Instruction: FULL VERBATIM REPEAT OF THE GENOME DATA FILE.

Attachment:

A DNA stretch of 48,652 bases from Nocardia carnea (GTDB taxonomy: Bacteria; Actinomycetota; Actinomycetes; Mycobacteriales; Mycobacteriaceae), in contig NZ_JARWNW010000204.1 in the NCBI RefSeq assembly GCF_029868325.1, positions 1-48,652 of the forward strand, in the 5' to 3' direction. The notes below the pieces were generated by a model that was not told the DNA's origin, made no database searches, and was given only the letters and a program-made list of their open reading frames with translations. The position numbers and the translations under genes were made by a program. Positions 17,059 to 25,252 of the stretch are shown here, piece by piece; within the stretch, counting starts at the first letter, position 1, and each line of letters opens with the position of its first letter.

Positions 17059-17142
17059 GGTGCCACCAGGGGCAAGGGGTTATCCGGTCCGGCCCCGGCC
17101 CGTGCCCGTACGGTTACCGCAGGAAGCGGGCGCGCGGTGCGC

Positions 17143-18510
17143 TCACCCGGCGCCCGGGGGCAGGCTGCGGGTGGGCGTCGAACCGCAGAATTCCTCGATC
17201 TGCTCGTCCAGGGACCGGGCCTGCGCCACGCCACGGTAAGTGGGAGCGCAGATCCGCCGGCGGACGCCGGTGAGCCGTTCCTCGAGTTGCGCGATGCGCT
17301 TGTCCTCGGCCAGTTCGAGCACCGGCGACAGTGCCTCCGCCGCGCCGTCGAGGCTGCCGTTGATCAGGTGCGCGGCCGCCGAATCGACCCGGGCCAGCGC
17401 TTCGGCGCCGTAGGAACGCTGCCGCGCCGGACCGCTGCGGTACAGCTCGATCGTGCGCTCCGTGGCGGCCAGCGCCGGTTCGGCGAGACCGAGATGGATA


A DNA stretch of 48,652 bases from Nocardia carnea (GTDB taxonomy: Bacteria; Actinomycetota; Actinomycetes; Mycobacteriales; Mycobacteriaceae), in contig NZ_JARWNW010000204.1 in the NCBI RefSeq assembly GCF_029868325.1, positions 1-48,652 of the forward strand, in the 5' to 3' direction. The notes below the pieces were generated by a model that was not told the DNA's origin, made no database searches, and was given only the letters and a program-made list of their open reading frames with translations. The position numbers and the translations under genes were made by a program. Positions 17,059 to 25,252 of the stretch are shown here, piece by piece; within the stretch, counting starts at the first letter, position 1, and each line of letters opens with the position of its first letter.

Positions 17059-17142
17059 GGTGCCACCAGGGGCAAGGGGTTATCCGGTCCGGCCCCGGCC
17101 CGTGCCCGTACGGTTACCGCAGGAAGCGGGCGCGCGGTGCGC

Positions 17143-18510
17143 TCACCCGGCGCCCGGGGGCAGGCTGCGGGTGGGCGTCGAACCGCAGAATTCCTCGATC
17201 TGCTCGTCCAGGGACCGGGCCTGCGCCACGCCACGGTAAGTGGGAGCGCAGATCCGCCGGCGGACGCCGGTGAGCCGTTCCTCGAGTTGCGCGATGCGCT
17301 TGTCCTCGGCCAGTTCGAGCACCGGCGACAGTGCCTCCGCCGCGCCGTCGAGGCTGCCGTTGATCAGGTGCGCGGCCGCCGAATCGACCCGGGCCAGCGC
17401 TTCGGCGCCGTAGGAACGCTGCCGCGCCGGACCGCTGCGGTACAGCTCGATCGTGCGCTCCGTGGCGGCCAGCGCCGGTTCGGCGAGACCGAGATGGATA